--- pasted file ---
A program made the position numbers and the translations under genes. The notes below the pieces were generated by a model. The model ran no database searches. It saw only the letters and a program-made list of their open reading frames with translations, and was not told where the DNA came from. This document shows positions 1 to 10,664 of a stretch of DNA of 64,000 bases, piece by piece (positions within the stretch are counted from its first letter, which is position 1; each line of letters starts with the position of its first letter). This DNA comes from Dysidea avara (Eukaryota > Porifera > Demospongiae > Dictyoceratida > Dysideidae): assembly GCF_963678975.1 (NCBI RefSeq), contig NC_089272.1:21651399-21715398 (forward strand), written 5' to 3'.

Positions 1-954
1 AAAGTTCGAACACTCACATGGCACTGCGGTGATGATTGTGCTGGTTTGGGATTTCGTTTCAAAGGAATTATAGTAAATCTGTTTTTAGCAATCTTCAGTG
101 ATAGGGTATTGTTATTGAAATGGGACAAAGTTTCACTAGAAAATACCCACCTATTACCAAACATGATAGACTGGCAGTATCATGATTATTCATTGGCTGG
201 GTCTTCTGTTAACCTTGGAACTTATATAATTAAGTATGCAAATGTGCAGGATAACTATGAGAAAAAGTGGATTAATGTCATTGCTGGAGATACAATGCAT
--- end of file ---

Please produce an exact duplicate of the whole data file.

A program made the position numbers and the translations under genes. The notes below the pieces were generated by a model. The model ran no database searches. It saw only the letters and a program-made list of their open reading frames with translations, and was not told where the DNA came from. This document shows positions 1 to 10,664 of a stretch of DNA of 64,000 bases, piece by piece (positions within the stretch are counted from its first letter, which is position 1; each line of letters starts with the position of its first letter). This DNA comes from Dysidea avara (Eukaryota > Porifera > Demospongiae > Dictyoceratida > Dysideidae): assembly GCF_963678975.1 (NCBI RefSeq), contig NC_089272.1:21651399-21715398 (forward strand), written 5' to 3'.

Positions 1-954
1 AAAGTTCGAACACTCACATGGCACTGCGGTGATGATTGTGCTGGTTTGGGATTTCGTTTCAAAGGAATTATAGTAAATCTGTTTTTAGCAATCTTCAGTG
101 ATAGGGTATTGTTATTGAAATGGGACAAAGTTTCACTAGAAAATACCCACCTATTACCAAACATGATAGACTGGCAGTATCATGATTATTCATTGGCTGG
201 GTCTTCTGTTAACCTTGGAACTTATATAATTAAGTATGCAAATGTGCAGGATAACTATGAGAAAAAGTGGATTAATGTCATTGCTGGAGATACAATGCAT